Updated: Mar 10
The love of music is the driving force for Keep The Eleven. The band of Belmont University sophomores is made up of guitarist and vocalist Reece Bittner, bassist Adam Caruso and drummer William Laskey.
A Belmont junior, management stems from Zoey Pollard. Through the band's unique and undefined sound, they are inspired by throwback artists like Jimi Hendrix and The Beatles. The following interview has been edited for length and clarity. Where did the name Keep The Eleven originate?
William: So, back in 2019, a group that Reece and I were in dissolved. We kind of started this thing, the two of us, and we were at Portillo’s, a hotdog place in Chicago. I asked Reece to get me a soda while I went to the bathroom and it was $2.49. I gave him $3 and said keep the 11 cent change. I was thinking times out of sixty. You know, my drummer brain was just doing bad math. After a couple minutes, us and our friends were joking about it. Someone said that would be a funny band name, and we needed a band name at the time. It was a joke at first, but we thought 'its kind of got a ring to it.' What is the band’s creative process?
William: We just kind of developed, I guess. It’s changed a lot over the years. We started when we were 15 or 16, so we had to adjust as we matured. Because we all write, what we're doing with this new process is taking two of an equal number of songs that we’ve all written on our own and getting together and “Keep The Eleven-ifying” them– just putting our own band touch on them. Taking our individual influences and blending them with the stuff that brought us together in the first place is where we’re at right now. Reece: Maybe for a lot of artists write the lyrics and the chords together, and that’s just kind of the song. They build instrumentation around it. I would say one thing that’s cool about our writing and creative process is we start with a riff or a groove, and we jam with it. We always talk about how a lot of our great songs and our great ideas just come when we’re in the moment jamming. With our new music that we’re hopefully releasing soon, we have definitely focused on the lyricism. Adam: It always starts with something that we would want to hear. We’re not going to do it unless it makes us excited, so if it’s interesting to us that’s where it starts. When we first started, we were immature, and didn’t know what to talk about. Now we're trying to make it a unified experience. How is the Belmont scene?
Adam: It’s awesome. The Belmont scene is awesome. The best scene I’ve been a part of so far in my life. I’d say the biggest challenge is playing certain places over and over. It gets hard to get people to shows and make the events fresh and interesting every time, so it kind of creates a nice friendly competition to up your shows and play to the highest capability you can. William: It’s got its ups and downs because it really is a wonderful scene. It’s how we got our momentum. We’ve played tons of shows. Last year alone we played 50 shows. The difference between house shows and The End, which is a struggle with the scene, is finding the separation of people who are there to party and the people there for the music. That’s what we’re in the process of figuring out. What is the band’s opinion on house concerts?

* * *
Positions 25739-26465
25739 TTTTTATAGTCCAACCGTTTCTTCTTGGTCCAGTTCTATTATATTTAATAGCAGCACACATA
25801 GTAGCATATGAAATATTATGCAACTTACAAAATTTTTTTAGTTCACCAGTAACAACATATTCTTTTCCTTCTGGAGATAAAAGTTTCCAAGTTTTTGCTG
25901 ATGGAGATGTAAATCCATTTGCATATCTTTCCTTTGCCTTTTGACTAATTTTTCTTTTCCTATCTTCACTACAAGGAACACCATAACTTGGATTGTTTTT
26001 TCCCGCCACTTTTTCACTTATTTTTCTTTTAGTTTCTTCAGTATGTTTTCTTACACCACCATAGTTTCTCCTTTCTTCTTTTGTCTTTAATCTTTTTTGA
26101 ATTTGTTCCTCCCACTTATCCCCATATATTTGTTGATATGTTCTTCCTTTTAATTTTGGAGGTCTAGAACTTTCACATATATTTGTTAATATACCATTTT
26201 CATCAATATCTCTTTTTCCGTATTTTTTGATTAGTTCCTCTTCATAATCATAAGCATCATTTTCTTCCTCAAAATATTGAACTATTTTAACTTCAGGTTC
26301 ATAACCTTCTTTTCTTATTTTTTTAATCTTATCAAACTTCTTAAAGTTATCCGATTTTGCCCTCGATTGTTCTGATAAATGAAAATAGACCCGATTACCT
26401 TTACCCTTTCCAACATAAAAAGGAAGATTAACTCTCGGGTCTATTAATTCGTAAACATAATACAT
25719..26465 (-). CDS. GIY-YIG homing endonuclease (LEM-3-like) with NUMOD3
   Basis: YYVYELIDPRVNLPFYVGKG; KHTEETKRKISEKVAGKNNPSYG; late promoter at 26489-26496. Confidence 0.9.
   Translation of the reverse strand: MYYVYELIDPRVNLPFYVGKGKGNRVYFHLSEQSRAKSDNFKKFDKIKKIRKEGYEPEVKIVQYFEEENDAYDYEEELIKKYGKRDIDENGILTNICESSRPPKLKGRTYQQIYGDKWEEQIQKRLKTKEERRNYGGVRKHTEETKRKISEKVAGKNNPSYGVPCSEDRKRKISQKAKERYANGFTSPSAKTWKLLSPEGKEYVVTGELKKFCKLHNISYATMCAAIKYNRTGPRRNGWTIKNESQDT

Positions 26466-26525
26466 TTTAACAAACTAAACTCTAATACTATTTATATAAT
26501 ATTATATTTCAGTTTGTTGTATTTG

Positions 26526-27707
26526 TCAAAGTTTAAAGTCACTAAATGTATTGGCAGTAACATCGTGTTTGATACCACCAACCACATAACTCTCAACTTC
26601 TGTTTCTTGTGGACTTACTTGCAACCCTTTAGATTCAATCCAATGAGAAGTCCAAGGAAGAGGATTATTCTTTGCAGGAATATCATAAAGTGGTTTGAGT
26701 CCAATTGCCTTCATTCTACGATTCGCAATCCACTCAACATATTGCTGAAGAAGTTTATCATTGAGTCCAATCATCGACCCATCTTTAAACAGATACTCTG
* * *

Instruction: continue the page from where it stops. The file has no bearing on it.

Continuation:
Reece: We’ve played our fair share of house shows. We love them. The turnouts are always amazing. It’s always where we have the coolest crowds. I definitely think that when it comes to the outcome and what comes out of house shows, it’s not that much. It makes a difference when people actually go to venues and shows, and in all honesty, I think that the house show scene right now is kind of a mess and being treated awfully. There are individuals in the Belmont scene taking advantage of it for the money aspect, which I am not a fan of at all. What makes Keep The Eleven stand out?
Reece: I don’t think we fake this. It’s not a stage persona. We live and breathe what we do, and we’ve never faked a single thing once. We were all friends before we joined the band. We didn’t come here and say let's be in a band to be in a band. We thought, you know we all have similar music tastes and like the same stuff, why don’t we do something with this. Our sound doesn’t have defined boundaries when it comes to genres. We’re always changing. William: We never sat down and said 'let's start a band.' We were jamming and suddenly we had five tunes. I met Adam when I was 13 or 14, and I met Reece when I was 15. Now, Adam and I are 19 and Reece is 20. We’ve been through a lot, and when I say we do it for ourselves not for the fans, I don’t mean that in a negative way. It’s more of a we do this because it interests us. It’s just the best thing ever that people have interests in what makes us happy. What advice do you have for new artists and bands?
William: Play live! There are bands that have great Spotify accounts and great socials, but if you see someone in the flash blowing your mind, you’re on that band. You’re not like that song is kind of catchy. You’re like personally invested in that artist. There is no better way to get stuck in someone’s head than playing a good show. Also, don’t do what you think your fans want to hear. If it is authentic, your fans will like it. Adam: Don’t be afraid to be yourself and show who you are. Don’t forget your original vision. Do what you want to do. Never let someone convince you that your idea is not good. Reece: Stay true to what your vision is. If you have something in your head and you think it’s a good idea, run for it full throttle.
This interview was conducted by Cameron Lewis